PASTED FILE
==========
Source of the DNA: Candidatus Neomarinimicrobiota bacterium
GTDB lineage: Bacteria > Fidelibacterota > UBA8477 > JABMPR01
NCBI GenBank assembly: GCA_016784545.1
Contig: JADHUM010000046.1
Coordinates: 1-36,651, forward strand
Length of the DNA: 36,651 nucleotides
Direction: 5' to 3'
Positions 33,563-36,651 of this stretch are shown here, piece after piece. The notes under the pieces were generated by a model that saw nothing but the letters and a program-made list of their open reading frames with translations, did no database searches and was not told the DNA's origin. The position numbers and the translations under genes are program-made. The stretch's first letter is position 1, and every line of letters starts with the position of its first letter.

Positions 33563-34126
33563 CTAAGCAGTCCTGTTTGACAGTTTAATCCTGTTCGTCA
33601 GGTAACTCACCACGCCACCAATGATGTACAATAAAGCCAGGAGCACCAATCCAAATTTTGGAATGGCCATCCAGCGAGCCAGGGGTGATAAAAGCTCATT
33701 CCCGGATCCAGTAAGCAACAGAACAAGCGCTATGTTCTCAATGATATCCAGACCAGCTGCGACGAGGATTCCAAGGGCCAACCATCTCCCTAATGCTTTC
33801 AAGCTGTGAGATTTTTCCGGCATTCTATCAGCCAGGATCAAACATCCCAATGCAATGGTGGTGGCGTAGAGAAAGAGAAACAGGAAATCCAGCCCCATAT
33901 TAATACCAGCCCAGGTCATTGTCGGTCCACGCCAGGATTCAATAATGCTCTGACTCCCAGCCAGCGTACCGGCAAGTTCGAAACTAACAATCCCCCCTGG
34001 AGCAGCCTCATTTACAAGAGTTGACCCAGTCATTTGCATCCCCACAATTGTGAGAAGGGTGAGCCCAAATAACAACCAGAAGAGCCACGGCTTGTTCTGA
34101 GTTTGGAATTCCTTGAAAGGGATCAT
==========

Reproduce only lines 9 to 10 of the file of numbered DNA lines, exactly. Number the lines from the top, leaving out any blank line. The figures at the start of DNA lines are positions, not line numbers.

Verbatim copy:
Positions 33563-34126
33563 CTAAGCAGTCCTGTTTGACAGTTTAATCCTGTTCGTCA